Scientists at the University of Illinois say certain agricultural practices can increase cancer-preventive chemicals found in broccoli and tomatoes.

According to United Press International, university professor Elizabeth Jeffrey said in the study she and the co-researchers “enriched pre-harvest broccoli with different bioactive components” assessing levels of cancer-fighting enzymes in rats that ate powders made from the produce.

Jeffrey told United Press International the highest levels of detoxifying enzymes were found in rats that ate selenium-treated broccoli.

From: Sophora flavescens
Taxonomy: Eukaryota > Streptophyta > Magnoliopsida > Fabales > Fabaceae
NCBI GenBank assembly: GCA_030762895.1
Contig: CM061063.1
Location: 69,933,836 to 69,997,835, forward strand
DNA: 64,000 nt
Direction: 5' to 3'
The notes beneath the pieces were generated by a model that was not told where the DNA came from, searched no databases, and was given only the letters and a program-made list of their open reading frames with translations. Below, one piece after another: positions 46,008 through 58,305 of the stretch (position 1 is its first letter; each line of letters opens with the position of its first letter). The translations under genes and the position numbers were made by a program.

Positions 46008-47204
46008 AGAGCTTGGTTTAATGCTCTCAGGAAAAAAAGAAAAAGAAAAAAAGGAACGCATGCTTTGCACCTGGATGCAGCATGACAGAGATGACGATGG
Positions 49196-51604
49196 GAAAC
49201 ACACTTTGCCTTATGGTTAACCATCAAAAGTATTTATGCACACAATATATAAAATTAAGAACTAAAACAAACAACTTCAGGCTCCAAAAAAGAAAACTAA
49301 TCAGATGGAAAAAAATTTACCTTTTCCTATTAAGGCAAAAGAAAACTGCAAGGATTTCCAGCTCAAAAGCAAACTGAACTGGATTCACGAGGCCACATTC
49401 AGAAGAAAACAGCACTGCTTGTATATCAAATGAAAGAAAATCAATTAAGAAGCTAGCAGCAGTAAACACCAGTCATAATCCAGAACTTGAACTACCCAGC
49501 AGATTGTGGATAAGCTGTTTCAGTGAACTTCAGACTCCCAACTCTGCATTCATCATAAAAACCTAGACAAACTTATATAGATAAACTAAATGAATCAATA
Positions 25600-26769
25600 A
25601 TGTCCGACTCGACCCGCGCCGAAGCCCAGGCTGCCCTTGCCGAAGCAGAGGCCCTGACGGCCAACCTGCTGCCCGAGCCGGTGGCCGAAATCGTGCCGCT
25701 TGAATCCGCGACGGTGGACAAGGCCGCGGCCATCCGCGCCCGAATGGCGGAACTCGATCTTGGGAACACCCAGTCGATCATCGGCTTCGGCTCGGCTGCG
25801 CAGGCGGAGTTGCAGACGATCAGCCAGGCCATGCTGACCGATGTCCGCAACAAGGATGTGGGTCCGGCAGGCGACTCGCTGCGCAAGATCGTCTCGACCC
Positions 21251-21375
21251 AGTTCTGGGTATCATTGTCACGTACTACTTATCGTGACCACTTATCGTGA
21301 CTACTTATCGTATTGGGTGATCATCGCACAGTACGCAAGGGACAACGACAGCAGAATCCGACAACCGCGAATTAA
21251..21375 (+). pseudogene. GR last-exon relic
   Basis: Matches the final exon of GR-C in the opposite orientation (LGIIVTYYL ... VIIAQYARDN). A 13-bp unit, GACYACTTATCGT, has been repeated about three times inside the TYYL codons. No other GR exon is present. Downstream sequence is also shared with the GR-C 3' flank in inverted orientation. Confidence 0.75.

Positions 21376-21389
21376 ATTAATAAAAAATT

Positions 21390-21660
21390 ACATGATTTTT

The amount of one of the cancer-fighting compounds in broccoli was six times higher in selenium-enriched broccoli than in standard broccoli powder, she said.

Now researchers are trying to determine whether selenium compounds are directly responsible for the increase in bioactivity or if selenium acts indirectly by directing new synthesis of the broccoli bioactives called glucosinolates, according to United Press International.

The study that included researchers Ann Liu and Sonja Volker appears in the Journal of Agricultural and Food Chemistry.